Microsoft Surface Ad

Published on December 2nd, 2014 by jrodman. Filed under Advertising, New Technology


Without any human subjects or dialogue, this 2012 advertisement for Microsoft’s Surface tablet consists almost entirely of shots of the product from a variety of positions, set to electronic background music.  Yet, despite the lack of an overtly exciting premise, the ad is surprisingly successful at capturing the attention of the viewer through the use of rhythm-enhancing editing and non-diegetic montage.

A key feature of the ad is the way in which the visual editing matches the erratic but intense accompanying rhythm.  The majority of shots last less then one second, and are separated by abrupt cuts which occur on the beat.  In addition, certain movements are deliberately timed with the background music, such as the tablet ‘clicking’ into the keyboard at 0:20.  Though the extent to which these techniques convey a strong sense of rhythm may perhaps be undermined by the beat’s lack of continuity, the quick and sporadic cuts likely increase overall viewer arousal, particularly among a younger, more technologically savvy customer base.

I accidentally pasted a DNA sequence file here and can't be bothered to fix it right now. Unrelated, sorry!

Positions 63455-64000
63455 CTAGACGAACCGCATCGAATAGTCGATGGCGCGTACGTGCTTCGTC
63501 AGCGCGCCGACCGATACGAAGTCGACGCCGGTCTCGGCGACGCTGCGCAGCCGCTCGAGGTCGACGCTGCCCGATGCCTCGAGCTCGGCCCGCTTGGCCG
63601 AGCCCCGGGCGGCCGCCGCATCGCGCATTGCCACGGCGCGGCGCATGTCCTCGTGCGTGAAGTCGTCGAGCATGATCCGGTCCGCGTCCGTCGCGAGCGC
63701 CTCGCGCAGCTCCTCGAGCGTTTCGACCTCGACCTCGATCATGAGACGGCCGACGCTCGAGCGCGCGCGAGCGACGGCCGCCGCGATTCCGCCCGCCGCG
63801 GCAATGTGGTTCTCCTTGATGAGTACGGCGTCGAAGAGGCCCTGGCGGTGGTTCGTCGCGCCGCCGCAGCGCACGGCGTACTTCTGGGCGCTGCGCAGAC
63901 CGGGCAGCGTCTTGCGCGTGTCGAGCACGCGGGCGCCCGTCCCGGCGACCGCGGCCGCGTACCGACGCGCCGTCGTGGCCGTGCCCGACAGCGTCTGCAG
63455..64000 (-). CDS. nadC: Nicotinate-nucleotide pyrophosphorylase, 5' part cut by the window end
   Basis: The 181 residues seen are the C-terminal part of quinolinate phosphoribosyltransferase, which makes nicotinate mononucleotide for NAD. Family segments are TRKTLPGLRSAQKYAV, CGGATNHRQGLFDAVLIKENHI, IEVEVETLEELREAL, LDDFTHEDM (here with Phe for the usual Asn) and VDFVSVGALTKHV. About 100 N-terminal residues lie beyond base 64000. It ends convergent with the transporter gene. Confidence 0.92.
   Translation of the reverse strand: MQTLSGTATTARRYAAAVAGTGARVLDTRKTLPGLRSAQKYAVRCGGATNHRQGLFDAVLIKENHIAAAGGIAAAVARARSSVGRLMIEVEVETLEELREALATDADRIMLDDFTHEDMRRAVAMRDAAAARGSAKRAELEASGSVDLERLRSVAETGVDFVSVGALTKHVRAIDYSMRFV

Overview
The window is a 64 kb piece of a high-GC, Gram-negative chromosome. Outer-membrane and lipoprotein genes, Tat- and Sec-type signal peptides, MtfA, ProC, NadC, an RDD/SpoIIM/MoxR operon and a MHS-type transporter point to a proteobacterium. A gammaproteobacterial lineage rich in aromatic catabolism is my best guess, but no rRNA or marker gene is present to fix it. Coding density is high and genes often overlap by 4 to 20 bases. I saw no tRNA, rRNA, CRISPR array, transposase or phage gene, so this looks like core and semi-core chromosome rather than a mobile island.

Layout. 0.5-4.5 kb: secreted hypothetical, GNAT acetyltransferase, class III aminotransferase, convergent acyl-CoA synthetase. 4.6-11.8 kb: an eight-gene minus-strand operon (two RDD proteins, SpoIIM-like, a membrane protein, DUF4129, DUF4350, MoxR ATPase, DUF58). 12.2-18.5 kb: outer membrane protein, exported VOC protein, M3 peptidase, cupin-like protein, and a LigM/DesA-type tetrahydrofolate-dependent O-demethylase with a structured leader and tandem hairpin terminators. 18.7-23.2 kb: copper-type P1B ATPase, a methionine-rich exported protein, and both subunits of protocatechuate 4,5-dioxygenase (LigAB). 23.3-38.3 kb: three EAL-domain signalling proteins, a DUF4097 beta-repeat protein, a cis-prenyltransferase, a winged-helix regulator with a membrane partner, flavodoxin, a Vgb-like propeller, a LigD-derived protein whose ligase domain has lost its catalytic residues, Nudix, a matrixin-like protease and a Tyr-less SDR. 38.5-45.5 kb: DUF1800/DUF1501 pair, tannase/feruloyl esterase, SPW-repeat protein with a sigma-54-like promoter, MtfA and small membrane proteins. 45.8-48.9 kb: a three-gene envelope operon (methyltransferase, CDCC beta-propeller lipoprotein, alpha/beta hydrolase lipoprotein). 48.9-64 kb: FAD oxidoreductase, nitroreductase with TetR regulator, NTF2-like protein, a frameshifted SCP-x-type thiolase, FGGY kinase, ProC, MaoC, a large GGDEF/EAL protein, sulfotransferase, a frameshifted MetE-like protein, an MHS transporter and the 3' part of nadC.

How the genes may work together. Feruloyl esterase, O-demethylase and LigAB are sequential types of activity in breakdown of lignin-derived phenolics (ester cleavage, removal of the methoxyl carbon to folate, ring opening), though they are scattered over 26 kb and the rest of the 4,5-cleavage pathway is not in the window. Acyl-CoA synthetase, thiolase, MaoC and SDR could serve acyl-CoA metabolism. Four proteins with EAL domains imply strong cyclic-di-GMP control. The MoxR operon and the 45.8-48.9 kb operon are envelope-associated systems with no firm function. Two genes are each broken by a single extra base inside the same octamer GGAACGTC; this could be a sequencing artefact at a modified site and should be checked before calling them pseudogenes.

The ad also includes a good deal of peculiar non-diegetic montage – instances in which shots of the product are intermittently cut with seemingly unrelated images that cause the viewer to draw conceptual associations between the two.  Although the images in the ad seem unusual and obscure, it is plausible to derive reasonable analogies from them that help improve viewer perception of the product (for instance, the image of a sharp tool smashing a piece of rock could be meant to emphasize the  ‘groundbreaking’ nature of the new tablet).  Nonetheless, even for viewers who do not comprehend the subtle analogies being implied by the images (if any), utilizing bizarre and abstruse montage is known to increase viewer recall.  As such, the ad not only effectively engages the viewer’s attention but also retains it.



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